In recent years, Jianjie Ji has been devoted to one major theme — “burning incense”. Living overseas for an extended period has allowed him to develop a broad and deep connection with overseas Chinese life and temples —an important link which unites Chinese feeling and emotions with their spiritual beliefs.
As both a bystander and compatriot, his mind is overflowing with lingering memories of the temples he has visited in different cities. Filled with emotion, he has observed temple rituals and brought home incompletely burned incense, candles and sacrificial money and other offerings. Sometimes he reburns incense, candles and sacrificial money and sends his blessings to and prays for the deceased. Moreover, if possible, he wraps up burned ash and sends it back to families—who always sincerely appreciate his goodwill.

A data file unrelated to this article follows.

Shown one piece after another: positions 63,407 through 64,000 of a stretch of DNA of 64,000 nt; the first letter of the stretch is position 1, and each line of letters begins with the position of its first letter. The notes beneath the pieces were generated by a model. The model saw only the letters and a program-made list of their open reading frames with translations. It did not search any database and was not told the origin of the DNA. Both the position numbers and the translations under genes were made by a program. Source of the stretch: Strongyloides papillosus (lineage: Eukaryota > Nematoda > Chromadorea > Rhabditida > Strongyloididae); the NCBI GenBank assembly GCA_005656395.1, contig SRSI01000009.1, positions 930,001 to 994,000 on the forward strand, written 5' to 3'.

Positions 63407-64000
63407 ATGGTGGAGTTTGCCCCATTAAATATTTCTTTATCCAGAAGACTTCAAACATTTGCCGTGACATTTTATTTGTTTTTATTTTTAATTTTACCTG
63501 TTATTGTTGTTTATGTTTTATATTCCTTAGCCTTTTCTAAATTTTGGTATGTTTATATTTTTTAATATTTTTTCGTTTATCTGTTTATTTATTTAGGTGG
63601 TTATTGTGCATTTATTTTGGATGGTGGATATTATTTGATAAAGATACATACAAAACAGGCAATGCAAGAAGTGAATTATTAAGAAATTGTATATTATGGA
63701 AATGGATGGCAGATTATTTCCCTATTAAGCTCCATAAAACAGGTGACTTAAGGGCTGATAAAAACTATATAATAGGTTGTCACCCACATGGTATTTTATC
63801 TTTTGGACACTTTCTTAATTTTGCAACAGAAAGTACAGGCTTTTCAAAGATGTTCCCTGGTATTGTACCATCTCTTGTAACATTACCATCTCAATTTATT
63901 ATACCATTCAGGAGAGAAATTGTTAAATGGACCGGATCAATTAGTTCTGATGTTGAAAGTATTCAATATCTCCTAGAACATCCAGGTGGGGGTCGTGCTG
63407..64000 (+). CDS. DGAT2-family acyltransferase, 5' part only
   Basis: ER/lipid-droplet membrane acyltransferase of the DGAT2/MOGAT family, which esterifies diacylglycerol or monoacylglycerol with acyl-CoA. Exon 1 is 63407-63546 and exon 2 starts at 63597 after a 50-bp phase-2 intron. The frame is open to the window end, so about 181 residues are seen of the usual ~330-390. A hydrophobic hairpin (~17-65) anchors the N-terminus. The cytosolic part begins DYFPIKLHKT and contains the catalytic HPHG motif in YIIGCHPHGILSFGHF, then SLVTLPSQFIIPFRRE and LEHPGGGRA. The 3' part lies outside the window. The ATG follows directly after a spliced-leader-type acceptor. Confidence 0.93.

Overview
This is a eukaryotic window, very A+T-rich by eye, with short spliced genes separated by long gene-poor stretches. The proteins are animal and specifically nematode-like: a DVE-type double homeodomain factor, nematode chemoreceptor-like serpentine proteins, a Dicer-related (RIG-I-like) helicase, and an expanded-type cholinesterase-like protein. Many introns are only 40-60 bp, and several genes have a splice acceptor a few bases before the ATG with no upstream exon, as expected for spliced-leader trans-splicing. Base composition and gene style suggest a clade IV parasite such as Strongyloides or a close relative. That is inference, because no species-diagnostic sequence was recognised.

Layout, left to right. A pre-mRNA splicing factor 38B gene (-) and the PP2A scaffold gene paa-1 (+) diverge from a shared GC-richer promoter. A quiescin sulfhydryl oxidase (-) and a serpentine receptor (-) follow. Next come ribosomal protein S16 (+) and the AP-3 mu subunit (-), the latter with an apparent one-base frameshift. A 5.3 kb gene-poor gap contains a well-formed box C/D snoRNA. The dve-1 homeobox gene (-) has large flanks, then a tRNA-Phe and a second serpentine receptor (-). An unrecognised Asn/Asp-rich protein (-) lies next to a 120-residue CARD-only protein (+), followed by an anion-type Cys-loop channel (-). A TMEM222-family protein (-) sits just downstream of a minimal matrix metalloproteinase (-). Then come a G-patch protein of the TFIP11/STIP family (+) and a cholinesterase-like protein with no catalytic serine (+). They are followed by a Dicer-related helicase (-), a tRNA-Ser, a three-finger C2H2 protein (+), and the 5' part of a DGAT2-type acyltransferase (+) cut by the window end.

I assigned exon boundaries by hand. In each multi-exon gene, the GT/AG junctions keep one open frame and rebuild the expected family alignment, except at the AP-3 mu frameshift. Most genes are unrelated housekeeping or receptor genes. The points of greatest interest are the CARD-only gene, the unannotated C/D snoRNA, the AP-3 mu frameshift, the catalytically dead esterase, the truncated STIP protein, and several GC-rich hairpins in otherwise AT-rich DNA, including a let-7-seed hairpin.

Sometimes, he puts together items from the temple and combines them with resins, plastic boards and fabric, thus forming the complete materials and assembled items used in his new series “Somewhere/Temple + Workshop ”. The word “Somewhere” can respectively refer to the following cities: Honolulu, Vancouver, Los Angeles, Shanghai, New York, Chicago, etc.. These places are only used as attributes for the word “ Temple” in order to denote specific temple locations from which items are obtained. The ash, sacrificial money, incompletely burned incense and candles are scattered and randomly held together by resins…which look like they are covered with accumulated dust and frozen in time.